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Doctor Who XXI.15-18: Planet of Fire

May 10th, 2012 (08:47 pm)

Primed as I have been by Patrick Mulkern's Radio Times entry, it's obvious why Planet of Fire has gained a reputation as the Doctor Who eye candy story for al persuasions. Noteworthy, though, is Nicola Bryant's performance, all method - which just makes the unattractiveness of Peri's character more apparent. I'm not sure why the programme was addicted to saddling the Doctor withe Doctor with selfish companions, and it's not as if they had redeeming character arcs. Peter Davison, meanwhile. chooses to quietly play the Doctor as someone ahead of the action, but unable to shape events - much as some actors must feel. Anthony Ainley's Master is badly served; though Dallas Adams's Brian Epstein-like appearance as the Kamelion-Howard-Master is a hint of what might have been, had John Nathan-Turner been able to channel his obsession with the entertainment industry more creatively.

The set of the Temple of Logar interior looks unhappily like a giant pizza oven. Perhaps the set designer was pining for the tourist restaurants of Lanzarote. Design is generally a problem, with the series not for the first time being too ambitious; the contrast between Lanzarote and Television Centre is very apparent.

Back in 1984, in DWB, a thirteen-year-old correspondent denounced Planet of Fire as 'a typical Peter Grimwade story'. I'd say that was only true now in that Grimwade was consistently let down by his interpreters. There's a story here, but it's lost, just as the pathos of Kamelion's plight is lost beneath the apparent cruelty of successive characters of all motivations.

ETA: I was a little harsh to Peri - while she loses points by joining in the Kamelion-kicking, she gains some just by offering her hand to the Doctor and helping him to the top of the mountain. That's a touching framing from the film cameraman, and perhaps redeems Fiona Cumming's workmanlike conceptualisation.

Also posted at http://sir-guinglain.dreamwidth.org/508292.html.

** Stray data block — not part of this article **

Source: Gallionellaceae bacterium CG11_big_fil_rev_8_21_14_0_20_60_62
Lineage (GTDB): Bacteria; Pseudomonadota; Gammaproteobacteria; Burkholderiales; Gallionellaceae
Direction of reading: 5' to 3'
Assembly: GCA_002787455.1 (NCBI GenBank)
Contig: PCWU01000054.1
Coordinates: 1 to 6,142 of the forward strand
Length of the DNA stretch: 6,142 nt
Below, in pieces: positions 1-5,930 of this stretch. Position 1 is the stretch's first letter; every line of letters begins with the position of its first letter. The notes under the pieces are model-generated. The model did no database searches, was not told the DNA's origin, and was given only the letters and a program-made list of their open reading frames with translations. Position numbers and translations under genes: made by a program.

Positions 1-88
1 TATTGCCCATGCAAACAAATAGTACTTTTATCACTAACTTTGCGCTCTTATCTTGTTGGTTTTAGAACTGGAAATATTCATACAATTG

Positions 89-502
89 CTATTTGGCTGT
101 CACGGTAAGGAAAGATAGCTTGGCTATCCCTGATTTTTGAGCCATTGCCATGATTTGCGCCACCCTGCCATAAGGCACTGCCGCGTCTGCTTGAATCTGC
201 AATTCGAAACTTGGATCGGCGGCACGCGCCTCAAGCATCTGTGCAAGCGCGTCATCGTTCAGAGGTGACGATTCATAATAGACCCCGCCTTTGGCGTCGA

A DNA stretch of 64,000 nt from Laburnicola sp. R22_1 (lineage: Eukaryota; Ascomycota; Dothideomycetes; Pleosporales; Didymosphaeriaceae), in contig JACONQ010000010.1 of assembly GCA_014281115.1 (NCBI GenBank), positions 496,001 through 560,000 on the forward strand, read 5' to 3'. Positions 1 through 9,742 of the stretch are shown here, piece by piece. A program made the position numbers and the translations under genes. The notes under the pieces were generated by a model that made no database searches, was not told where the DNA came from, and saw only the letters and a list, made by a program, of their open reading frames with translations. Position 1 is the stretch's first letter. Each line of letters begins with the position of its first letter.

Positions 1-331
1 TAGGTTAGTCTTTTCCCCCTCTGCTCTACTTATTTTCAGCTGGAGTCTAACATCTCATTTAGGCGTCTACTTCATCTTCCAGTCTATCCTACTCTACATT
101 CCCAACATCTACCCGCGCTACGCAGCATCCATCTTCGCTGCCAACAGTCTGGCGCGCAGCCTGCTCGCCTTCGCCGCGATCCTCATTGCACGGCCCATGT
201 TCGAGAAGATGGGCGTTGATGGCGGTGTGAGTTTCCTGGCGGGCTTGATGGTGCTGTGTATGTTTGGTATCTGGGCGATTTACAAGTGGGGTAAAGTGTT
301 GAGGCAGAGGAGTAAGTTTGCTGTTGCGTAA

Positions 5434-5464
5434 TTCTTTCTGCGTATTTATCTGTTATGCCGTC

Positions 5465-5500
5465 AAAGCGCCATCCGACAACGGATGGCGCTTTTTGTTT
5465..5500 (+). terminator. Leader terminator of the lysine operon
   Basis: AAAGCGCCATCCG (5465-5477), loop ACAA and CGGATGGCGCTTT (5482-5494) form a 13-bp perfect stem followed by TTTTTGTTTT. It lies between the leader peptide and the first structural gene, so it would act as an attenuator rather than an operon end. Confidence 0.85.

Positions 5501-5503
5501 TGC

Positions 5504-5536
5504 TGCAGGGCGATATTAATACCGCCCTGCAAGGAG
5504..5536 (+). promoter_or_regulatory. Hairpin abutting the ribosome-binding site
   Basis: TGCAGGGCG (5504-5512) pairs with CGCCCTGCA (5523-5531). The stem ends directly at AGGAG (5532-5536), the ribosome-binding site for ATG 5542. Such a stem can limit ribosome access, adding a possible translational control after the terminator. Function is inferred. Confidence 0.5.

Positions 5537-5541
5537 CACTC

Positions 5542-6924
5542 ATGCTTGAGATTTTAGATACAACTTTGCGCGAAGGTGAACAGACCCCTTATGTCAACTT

Comments

Posted by: daniel_saunders (daniel_saunders)
Posted at: May 10th, 2012 09:47 pm (UTC)

I find Planet of Fire a failure on just about every level. I disagree that there is a story in there; I find it just another mid-eighties runaround. People refer to the Davison era as a soap, but a real soap would have made more of the Doctor letting the Master die and 'killing' Kamelion. Lanzarote looks nice, though. Somewhere else I should go one day, perhaps.

I think Turlough had a redeeming character arc, even if this story marks a partial return to the original version of the character.

Posted by: parrot_knight (parrot_knight)
Posted at: May 10th, 2012 10:45 pm (UTC)
Davison Clock

I agree with you about Turlough, and I should have acknowledged that.

I think there is a story there, but it's probably about Timanov rather than the regulars, and Peter Wyngarde's portrayal is too elusive for us to care about him.

Posted by: daniel_saunders (daniel_saunders)
Posted at: May 11th, 2012 11:20 am (UTC)

Wyngarde's portrayal is about the only thing I like in this story, other than the scenery! I thought it was more subtle than the one-dimensional bigot in the script. That said, I don't think I cared much when he got killed.

Posted by: parrot_knight (parrot_knight)
Posted at: May 11th, 2012 11:37 am (UTC)
Davison Clock

I don't think Timanov is a one-dimensional bigot, or if he is, it's only because his lines have been cut so much that there is no room for anything else. (Grimwade has been raiding Shakespeare for character names, I think...)